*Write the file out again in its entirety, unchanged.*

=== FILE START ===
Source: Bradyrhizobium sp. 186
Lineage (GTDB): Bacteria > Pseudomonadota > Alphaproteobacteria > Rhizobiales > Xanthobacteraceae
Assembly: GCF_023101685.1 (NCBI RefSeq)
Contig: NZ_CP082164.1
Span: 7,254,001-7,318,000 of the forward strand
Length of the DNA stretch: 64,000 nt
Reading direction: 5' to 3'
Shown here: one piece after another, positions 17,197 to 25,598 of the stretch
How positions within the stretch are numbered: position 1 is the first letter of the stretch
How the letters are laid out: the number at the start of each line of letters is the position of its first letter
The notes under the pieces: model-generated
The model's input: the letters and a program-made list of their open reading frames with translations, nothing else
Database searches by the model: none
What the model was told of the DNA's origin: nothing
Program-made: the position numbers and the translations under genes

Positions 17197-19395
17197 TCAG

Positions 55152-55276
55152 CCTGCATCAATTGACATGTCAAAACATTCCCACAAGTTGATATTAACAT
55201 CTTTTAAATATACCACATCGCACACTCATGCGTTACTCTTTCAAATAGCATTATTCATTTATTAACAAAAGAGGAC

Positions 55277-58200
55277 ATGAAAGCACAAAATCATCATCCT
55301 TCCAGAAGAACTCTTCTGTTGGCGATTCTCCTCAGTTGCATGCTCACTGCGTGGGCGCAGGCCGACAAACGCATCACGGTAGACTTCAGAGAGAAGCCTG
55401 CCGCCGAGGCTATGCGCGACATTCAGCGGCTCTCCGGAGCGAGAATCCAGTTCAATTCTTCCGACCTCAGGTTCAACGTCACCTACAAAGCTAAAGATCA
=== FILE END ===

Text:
Source: Bradyrhizobium sp. 186
Lineage (GTDB): Bacteria > Pseudomonadota > Alphaproteobacteria > Rhizobiales > Xanthobacteraceae
Assembly: GCF_023101685.1 (NCBI RefSeq)
Contig: NZ_CP082164.1
Span: 7,254,001-7,318,000 of the forward strand
Length of the DNA stretch: 64,000 nt
Reading direction: 5' to 3'
Shown here: one piece after another, positions 17,197 to 25,598 of the stretch
How positions within the stretch are numbered: position 1 is the first letter of the stretch
How the letters are laid out: the number at the start of each line of letters is the position of its first letter
The notes under the pieces: model-generated
The model's input: the letters and a program-made list of their open reading frames with translations, nothing else
Database searches by the model: none
What the model was told of the DNA's origin: nothing
Program-made: the position numbers and the translations under genes

Positions 17197-19395
17197 TCAG

Positions 55152-55276
55152 CCTGCATCAATTGACATGTCAAAACATTCCCACAAGTTGATATTAACAT
55201 CTTTTAAATATACCACATCGCACACTCATGCGTTACTCTTTCAAATAGCATTATTCATTTATTAACAAAAGAGGAC

Positions 55277-58200
55277 ATGAAAGCACAAAATCATCATCCT
55301 TCCAGAAGAACTCTTCTGTTGGCGATTCTCCTCAGTTGCATGCTCACTGCGTGGGCGCAGGCCGACAAACGCATCACGGTAGACTTCAGAGAGAAGCCTG
55401 CCGCCGAGGCTATGCGCGACATTCAGCGGCTCTCCGGAGCGAGAATCCAGTTCAATTCTTCCGACCTCAGGTTCAACGTCACCTACAAAGCTAAAGATCA